Written and directed by Jacob Johnston, Dreamcatcher is a music and pretty lights fest of a sorta slasher film. It’s definitely horror, but it’s also definitely something else. It’s one that is hard to explain as it’s not entirely a slasher, but for slasher fans, it will be. There is a whole story of backstabbing, music industry, high powered people at play at well and it makes the film feel almost like two different ones. The stories do work together, but they occasionally feel a bit disjointed, giving the viewer too much to keep track of when they may just be looking for a “lill ’em all” type of slasher film. The film in itself doesn’t suffer much from this when watched without that expectation. The story works itself out in a nice way by the end, giving the viewers, even the higher levels of horror fans, something to enjoy.
The cast for this musical industry slasher is mostly good, with some better performances than others including that of Adrienne Wilkinson as Josephine, the manager to the DJ at the center of the story. Her work her makes Josephine really despicable while somewhat almost justified (but not really) in how she handles everything like it’s business and all of everything is about money. She’s calculating, she’s bossy, she’s mean, and she becomes the center of all the scenes she is in. The cast playing the would-be victims of the slasher is decent overall, but doesn’t really make much of an impression as individuals. The majority of them are good, they are there to either die or up the ante over their presence, so they all have a purpose, but in most cases, they feel a bit generic and it’s hard to tell if they are simply tropes being written into these characters or if the cast went this road for some reason. It’s not a bad road to go, but more solid performances would have really sold this one and made it into a great slasher film.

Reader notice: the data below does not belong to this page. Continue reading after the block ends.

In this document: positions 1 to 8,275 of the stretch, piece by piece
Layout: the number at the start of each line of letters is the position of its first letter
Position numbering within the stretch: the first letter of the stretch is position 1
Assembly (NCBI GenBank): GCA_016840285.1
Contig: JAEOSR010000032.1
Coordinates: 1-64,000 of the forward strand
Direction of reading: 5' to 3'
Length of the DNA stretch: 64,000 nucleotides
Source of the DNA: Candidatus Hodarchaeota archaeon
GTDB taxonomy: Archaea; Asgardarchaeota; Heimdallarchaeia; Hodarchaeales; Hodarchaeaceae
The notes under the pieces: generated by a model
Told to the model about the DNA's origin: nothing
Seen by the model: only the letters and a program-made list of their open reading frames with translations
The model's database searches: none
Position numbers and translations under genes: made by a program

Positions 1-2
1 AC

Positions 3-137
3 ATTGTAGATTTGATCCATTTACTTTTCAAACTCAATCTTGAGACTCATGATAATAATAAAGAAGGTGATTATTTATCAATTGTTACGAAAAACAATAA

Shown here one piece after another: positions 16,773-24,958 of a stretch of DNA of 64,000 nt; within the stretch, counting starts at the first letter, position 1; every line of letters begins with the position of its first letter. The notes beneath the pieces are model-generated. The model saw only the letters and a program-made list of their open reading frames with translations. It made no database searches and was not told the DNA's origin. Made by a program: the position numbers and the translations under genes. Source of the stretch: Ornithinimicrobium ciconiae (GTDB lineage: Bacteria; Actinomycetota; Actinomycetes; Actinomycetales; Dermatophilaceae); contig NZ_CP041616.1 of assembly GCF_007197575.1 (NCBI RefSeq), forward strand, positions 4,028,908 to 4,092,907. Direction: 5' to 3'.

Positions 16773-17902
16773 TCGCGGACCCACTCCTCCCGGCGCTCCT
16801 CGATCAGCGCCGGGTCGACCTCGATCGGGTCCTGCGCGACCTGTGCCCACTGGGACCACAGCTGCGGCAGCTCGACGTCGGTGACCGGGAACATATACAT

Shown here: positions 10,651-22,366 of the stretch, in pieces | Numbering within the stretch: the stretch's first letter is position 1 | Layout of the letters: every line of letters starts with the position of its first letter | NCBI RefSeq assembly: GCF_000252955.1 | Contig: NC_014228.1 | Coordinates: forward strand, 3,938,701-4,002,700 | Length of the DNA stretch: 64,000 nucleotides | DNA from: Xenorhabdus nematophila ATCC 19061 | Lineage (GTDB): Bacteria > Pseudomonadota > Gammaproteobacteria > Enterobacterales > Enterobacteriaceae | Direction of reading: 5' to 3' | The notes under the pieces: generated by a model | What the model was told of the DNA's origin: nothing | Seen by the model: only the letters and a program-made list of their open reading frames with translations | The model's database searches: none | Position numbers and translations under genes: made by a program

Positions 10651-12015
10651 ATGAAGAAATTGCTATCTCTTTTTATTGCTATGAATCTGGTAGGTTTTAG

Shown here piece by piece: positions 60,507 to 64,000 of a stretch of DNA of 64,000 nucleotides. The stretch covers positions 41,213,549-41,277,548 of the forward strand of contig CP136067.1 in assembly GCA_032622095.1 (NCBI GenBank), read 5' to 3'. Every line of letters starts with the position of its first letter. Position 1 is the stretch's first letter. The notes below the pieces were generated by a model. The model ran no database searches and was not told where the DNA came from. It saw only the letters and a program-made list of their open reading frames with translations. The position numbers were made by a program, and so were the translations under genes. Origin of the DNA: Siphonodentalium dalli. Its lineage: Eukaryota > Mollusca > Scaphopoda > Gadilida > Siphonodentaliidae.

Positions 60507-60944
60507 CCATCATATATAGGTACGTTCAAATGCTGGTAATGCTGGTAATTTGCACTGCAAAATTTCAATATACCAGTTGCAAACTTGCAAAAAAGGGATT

Dreamcatcher has a distinctive look to a lot of its scenes with lights and movement that can be associated with music festival, setting the tone and getting a mood going before anything starts going down. While this is fun and looks really good, there should be a mild photosensitivity warning here. The film’s look fits the story and the work of Matthew Plaxco in cinematography makes it all look colorfully stunning in parts and just right in others.
Dreamcatcher is an interesting of a music film with plenty of backstabbing and a slasher with plenty of backstabbing. It’s the kind of slasher that is not fully realized in terms of the usual rules and tropes, but it also works as a different type slasher and as a pretty film to entertain for a while.